Athletes balance competition, mental health

Grueling hours at practice. Long, exhausting weight room sessions. Meticulously counting of grams of protein in meals. All of the listed activities are some of the measures certain athletes implement in order to keep in peak physical health. In the pursuit of maximum performance, they often make many sacrifices, both intentionally and unintentionally — and mental health is often among those given up. For those whose only interaction with student athletes is cheering them on from the bleachers, such a claim might be surprising to hear. What could be so hard about just playing a game? However, for student athletes, playing a sport is certainly not just a game.

Athletic activities are inherently full of stress. After all, the intent of all the training that athletes undergo is to compete in a high-stakes environment. This stress can easily make its way into the subconscious of athletes and affect their mental states. Cross Country Coach Karen Saxena has seen this happen to a number of athletes. “Sometimes when people start getting too good or they take it too seriously, it becomes [a] thing that they have to do well,” she said. “They’re too worried about being perfect and doing everything right. [Students are] not focusing on just trying to take on challenges and improve themselves into a better runner, a better person and a better teammate.”

However, not all of it is negative. When done properly, athletics can result in improved health, both physically and mentally. Indeed, the majority of athletes do sports with the intention of benefiting from those effects. The athletic experiences of water polo player junior Julian Schultz have been largely positive. “Playing water polo has been a very good use of time,” Schultz said. “I’ve definitely become more fit [and] a lot more healthy because of water polo.” Schultz concedes that there is a very large time commitment that comes with sports. “There’s definitely the balance of it being harder to manage time,” he said. “You just have less of it. I still think [sports is] definitely good for mental health though. I would not be a happy person if I wasn’t active often.”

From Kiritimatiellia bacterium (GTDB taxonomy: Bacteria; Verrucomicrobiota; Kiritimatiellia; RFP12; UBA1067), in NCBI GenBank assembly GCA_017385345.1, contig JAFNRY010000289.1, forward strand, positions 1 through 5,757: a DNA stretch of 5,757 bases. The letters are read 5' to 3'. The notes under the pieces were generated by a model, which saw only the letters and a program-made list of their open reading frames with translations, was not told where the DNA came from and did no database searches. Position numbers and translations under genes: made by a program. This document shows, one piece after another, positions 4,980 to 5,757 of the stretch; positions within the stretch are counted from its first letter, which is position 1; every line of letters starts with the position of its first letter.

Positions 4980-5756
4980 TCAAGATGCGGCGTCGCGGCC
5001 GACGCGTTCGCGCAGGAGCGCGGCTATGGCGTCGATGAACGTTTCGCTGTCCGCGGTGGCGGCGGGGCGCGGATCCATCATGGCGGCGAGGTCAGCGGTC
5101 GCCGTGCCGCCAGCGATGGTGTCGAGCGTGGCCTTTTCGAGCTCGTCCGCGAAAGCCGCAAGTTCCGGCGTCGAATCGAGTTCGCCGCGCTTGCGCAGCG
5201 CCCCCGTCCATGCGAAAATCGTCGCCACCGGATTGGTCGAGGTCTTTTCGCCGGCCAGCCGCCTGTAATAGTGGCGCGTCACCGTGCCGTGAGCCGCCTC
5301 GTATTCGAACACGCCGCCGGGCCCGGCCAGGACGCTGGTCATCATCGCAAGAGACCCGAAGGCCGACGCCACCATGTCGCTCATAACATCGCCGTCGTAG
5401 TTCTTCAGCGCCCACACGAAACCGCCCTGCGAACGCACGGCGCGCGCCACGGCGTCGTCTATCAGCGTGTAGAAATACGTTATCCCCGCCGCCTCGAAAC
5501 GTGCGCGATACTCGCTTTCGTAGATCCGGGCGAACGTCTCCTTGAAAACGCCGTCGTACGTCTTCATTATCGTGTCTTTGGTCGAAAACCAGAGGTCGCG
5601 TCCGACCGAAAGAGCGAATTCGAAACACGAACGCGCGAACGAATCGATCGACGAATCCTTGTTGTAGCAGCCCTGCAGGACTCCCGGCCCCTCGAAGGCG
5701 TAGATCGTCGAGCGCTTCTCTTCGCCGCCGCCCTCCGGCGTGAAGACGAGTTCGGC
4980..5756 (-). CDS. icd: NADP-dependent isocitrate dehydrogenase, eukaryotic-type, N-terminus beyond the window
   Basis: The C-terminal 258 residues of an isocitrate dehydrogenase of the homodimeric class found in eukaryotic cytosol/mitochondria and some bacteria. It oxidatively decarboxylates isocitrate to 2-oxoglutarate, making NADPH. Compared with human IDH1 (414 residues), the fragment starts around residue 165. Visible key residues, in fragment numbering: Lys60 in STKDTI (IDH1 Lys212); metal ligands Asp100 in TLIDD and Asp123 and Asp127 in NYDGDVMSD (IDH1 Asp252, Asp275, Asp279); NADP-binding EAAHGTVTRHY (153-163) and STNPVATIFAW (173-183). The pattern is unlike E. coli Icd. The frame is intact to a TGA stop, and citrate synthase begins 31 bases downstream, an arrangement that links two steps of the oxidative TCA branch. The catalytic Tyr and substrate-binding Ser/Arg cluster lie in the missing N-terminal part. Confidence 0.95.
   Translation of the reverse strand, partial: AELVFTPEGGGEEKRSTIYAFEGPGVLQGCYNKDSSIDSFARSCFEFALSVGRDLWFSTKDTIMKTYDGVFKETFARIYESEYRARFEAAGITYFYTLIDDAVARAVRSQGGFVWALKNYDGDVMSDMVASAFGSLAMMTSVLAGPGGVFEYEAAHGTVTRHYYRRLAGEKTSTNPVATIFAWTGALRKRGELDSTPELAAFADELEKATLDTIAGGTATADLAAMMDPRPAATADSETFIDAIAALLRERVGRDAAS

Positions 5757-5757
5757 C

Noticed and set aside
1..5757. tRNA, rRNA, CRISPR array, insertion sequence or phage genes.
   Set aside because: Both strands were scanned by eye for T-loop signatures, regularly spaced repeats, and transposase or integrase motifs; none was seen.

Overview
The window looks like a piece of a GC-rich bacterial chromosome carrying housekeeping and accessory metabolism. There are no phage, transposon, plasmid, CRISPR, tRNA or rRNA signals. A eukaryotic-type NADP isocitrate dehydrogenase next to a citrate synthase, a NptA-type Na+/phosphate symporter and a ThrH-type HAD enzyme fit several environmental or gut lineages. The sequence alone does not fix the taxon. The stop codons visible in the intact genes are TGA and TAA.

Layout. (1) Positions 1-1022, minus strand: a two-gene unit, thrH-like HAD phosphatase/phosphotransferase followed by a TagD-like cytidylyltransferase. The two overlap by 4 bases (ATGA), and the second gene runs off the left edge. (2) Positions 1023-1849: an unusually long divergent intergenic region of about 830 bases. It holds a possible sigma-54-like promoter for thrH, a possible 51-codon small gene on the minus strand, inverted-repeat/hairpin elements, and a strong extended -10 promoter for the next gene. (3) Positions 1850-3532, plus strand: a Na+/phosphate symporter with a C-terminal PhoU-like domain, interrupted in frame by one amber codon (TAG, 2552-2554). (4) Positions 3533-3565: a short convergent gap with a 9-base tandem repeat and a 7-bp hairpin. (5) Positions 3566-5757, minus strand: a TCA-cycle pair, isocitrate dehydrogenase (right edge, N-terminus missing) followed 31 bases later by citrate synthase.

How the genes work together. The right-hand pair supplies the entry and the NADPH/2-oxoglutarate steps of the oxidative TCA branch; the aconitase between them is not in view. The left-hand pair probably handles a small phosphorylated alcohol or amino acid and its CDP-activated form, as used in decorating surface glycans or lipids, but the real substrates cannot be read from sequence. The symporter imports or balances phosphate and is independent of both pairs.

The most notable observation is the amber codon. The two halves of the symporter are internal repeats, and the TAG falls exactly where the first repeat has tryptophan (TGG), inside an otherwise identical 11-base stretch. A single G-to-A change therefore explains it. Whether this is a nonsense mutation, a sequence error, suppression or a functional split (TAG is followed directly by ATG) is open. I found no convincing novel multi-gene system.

Saxena believes that sports can even provide relief from stressors outside of sports. “It’s a positive outlet, and it gives them a chance to really work through things,” she said. “That’s always been the case for me.” Physical Education (P.E.) Instructional Lead Matthew McGinn had a similar experience with playing sports. “For me, athletics has always been a positive thing and I always enjoyed what I was doing,” he said. “In high school I competed in three different sports over the four years. I did football, wrestling and track, and I enjoyed them all. So I think that helped me to have that balance, not only athletically but socially.”

Having diversified his own athletic experiences, McGinn encourages student-athletes to do the same. “What I see a lot of, unfortunately, is when a kid focuses on one specific sport, [they get] burned out on it,” he said. “Not to mention overworking muscles and getting overuse injuries.” Although it may seem counter-intuitive, McGinn believes that diversification is key to not only high performance but better mental states as well. “If someone is serious about moving on to the next level, whether it’s college or beyond, oftentimes what you’ll see is that they were able to diversify their athletic experience [by] experienc[ing] different things and different people,” McGinn said.

Saxena gave her own advice regarding having a healthy mindset towards athletics. “I’m a very competitive person, but I think when being competitive you also have to make sure you’re having fun,” she said. “If you’re just going through the motions of the fun part and not really enjoying it, then it just becomes another thing you have to get through, like school and classes.”

Losses and missed goals can be hard on athletes, especially when the stakes become much higher than they were prior to high school. However, Schultz believes that if one thinks about athletics the right way and understands that sports is only an aspect of their lives and not the entirety of it, failure can begin to seem less monstrous. “It can definitely be frustrating when you don’t perform to your expectations, or to your goals, but I separate my performance as an athlete with my performance as a human being,” Schultz said.

Similarly, Saxena advises approaching sports with a particular mindset to deal with letdowns “It’s all about setting goals and trying your best to achieve them, and if you don’t achieve them that’s ok, it doesn’t matter,” she said. “If you focus too hard on that, it feels like you’re grading yourself. You have to think of it as something special for yourself, not for anyone else to judge or tell you that you’re not good enough.”